(104c) Experiments and Simulations on Particle Impregnation By Metal Solutions for Industrial Catalysts: From Fundamentals to Scale up

Tommassone, M. - Presenter, Rutgers University
Shen, Y., Rutgers University
Borghard, W., Rutgers University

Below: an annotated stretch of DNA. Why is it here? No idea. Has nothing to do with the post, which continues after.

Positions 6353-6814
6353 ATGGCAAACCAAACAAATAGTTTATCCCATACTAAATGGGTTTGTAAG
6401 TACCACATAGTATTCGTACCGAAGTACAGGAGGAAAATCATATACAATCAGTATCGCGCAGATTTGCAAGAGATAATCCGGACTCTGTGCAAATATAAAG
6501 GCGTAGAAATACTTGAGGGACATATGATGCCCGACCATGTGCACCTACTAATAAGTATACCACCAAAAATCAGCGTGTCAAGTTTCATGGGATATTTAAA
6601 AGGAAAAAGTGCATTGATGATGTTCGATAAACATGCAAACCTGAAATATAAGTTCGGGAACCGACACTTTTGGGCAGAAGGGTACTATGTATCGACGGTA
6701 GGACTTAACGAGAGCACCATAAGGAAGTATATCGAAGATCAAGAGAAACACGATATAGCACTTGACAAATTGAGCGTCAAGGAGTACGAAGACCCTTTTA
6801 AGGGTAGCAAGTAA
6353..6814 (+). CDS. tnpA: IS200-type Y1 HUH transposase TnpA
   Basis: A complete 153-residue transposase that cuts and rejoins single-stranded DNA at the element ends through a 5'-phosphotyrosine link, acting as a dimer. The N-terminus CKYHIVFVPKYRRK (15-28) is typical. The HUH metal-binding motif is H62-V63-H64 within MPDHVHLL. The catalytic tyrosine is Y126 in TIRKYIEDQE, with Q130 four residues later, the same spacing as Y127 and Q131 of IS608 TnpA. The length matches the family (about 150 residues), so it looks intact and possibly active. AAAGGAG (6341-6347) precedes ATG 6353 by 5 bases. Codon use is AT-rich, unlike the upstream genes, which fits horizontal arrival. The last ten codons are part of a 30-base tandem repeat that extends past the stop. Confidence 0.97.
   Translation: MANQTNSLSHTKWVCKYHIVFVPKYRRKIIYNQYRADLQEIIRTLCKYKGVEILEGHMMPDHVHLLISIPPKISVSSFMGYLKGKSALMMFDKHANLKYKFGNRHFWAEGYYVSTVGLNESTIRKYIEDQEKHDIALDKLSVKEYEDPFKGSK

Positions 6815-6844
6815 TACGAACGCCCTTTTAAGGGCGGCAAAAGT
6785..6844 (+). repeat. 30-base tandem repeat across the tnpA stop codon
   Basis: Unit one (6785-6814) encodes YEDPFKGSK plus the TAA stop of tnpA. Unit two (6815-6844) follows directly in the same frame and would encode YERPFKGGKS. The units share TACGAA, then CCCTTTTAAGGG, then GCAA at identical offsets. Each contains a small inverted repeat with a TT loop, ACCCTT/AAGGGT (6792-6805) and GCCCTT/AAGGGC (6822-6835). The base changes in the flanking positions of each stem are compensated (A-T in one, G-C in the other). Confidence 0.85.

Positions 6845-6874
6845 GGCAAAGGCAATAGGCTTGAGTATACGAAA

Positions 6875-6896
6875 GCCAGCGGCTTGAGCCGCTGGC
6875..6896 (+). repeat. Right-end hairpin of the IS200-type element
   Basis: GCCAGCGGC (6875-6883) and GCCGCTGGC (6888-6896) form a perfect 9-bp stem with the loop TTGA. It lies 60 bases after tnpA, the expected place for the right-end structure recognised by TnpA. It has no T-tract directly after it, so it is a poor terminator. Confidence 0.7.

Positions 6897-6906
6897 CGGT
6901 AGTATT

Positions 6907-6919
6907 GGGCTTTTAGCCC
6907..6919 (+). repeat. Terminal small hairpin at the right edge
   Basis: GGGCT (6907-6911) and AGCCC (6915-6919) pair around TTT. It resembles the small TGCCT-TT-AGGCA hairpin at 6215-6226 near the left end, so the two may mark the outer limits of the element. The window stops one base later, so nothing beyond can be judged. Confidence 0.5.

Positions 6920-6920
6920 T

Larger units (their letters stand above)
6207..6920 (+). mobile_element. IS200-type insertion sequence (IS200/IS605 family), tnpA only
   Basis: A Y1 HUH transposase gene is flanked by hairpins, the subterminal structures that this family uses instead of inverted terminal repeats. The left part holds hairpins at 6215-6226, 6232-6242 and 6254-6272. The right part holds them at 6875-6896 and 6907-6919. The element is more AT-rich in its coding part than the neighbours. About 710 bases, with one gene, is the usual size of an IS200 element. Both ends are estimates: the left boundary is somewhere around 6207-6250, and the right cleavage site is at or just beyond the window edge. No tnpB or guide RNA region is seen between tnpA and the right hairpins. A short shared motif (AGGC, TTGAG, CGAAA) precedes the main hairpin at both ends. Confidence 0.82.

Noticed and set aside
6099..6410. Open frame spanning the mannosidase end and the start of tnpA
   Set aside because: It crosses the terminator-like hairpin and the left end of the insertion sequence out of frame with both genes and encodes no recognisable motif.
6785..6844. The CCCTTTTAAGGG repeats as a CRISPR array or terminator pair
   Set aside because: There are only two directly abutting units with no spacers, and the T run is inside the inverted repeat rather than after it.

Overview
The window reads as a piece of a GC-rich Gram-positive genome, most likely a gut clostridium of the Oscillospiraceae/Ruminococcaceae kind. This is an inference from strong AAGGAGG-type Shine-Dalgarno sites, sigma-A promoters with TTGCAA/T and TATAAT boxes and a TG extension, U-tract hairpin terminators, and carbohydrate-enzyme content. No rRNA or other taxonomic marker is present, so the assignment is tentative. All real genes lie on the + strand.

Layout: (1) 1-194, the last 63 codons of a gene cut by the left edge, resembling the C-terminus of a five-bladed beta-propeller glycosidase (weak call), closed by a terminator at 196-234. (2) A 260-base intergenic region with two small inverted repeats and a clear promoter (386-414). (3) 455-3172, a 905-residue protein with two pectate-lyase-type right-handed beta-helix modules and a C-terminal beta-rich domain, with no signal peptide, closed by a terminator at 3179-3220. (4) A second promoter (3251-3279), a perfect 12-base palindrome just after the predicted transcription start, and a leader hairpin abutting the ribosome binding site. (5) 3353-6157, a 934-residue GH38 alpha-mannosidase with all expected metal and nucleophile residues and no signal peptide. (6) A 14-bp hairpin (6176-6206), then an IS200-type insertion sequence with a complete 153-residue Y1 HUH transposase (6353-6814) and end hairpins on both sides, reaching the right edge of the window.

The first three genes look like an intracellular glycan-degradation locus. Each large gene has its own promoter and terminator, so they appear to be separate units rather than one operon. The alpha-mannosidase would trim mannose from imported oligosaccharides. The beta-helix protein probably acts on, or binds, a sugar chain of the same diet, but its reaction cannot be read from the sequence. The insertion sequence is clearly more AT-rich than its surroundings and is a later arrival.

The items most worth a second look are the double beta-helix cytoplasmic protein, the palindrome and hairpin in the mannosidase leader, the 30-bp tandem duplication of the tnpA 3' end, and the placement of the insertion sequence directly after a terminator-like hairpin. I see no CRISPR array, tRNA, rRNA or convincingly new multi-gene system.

Impregnation of active metals onto a porous support is a crucial step in the preparation of industrial heterogeneous catalysts. The process is typically performed in rotating vessels with a spray-nozzle to distribute the liquid until the pore volume is reached. The inter-particle variability of the impregnated liquids inside the particles can significantly affects the activity and selectivity of the resulting catalyst. Current scale-up practices lead to poor fluid distribution and inhomogeneity in metal content. The aim of this work is to understand the dynamic behavior of the particles under the spray nozzle, which is essential to achieve a desired content uniformity and to develop a scale-up model for the catalyst impregnation process. In this work, impregnation was explored by applying Discrete Element Method simulation techniques in conjunction with experimentation. The simulations were validated by experiments utilizing both a geometrically identical double cone and a cylindrical blender fixed with a single nozzle impregnator. In addition, we developed a novel fluid transfer model of metal solutions from the nozzle to the particles and between particles in the bed. Results obtained from our model show good agreement with experiments in the particle metal content along the axis of rotation. We also studied spheres and cylinders of different sizes and aspect ratios. Axial mixing analysis and liquid distributions are used to investigate the propagation of the fluid throughout the particle bed with the goal of understanding the effect of operational and material parameters and ultimately to improve fluid content uniformity in systems with particles of different morphologies. The fluid content uniformity is characterized by the relative standard deviation (RSD) of the liquid content from all the particles in the system. Our results show that cylinders always take less time to physically mix than spheres of the same diameter and mixing times are also shorter for cylinders of higher aspect ratios when compared to cylinders of smaller aspect ratio. Likewise, the times to reach good fluid content uniformity are shorter for cylinders with higher aspect ratios as compared with cylinders with lower aspect ratios. We found a strong linear correlation between the times to achieve good axial mixing and the times to achieve good fluid content uniformity in the entire particle bed, which suggests that mixing in the axial direction controls fluid uniformity in the entire particle bed. Lastly, we performed scale up studies on the impregnation process using two dimensionless numbers to characterize the system: Froude number (Fr) and flow rate number (CQ). In general, smaller flow rate numbers tend to give more homogeneous liquid distribution during and after the total liquid is sprayed; however, the there is a limit on how small a Froude number can be. We found optimal values for Froude and flow rate numbers. An optimal Fr number value is found when the RSD is minimal, which gives the best mixing performance. Using larger CQ numbers the spraying can be completed in shorter times, but the particles show greater inhomogeneity of the fluid content in the particle bed. An optimal value for the flow rate number CQ allows the impregnation process to finish in an acceptable time frame, and the final product to have a uniform distribution of metal. The ability to control catalyst impregnation and establish effective models for large batches can significantly reduce the amount of time required per batch while simultaneously achieving a more homogeneous liquid distribution.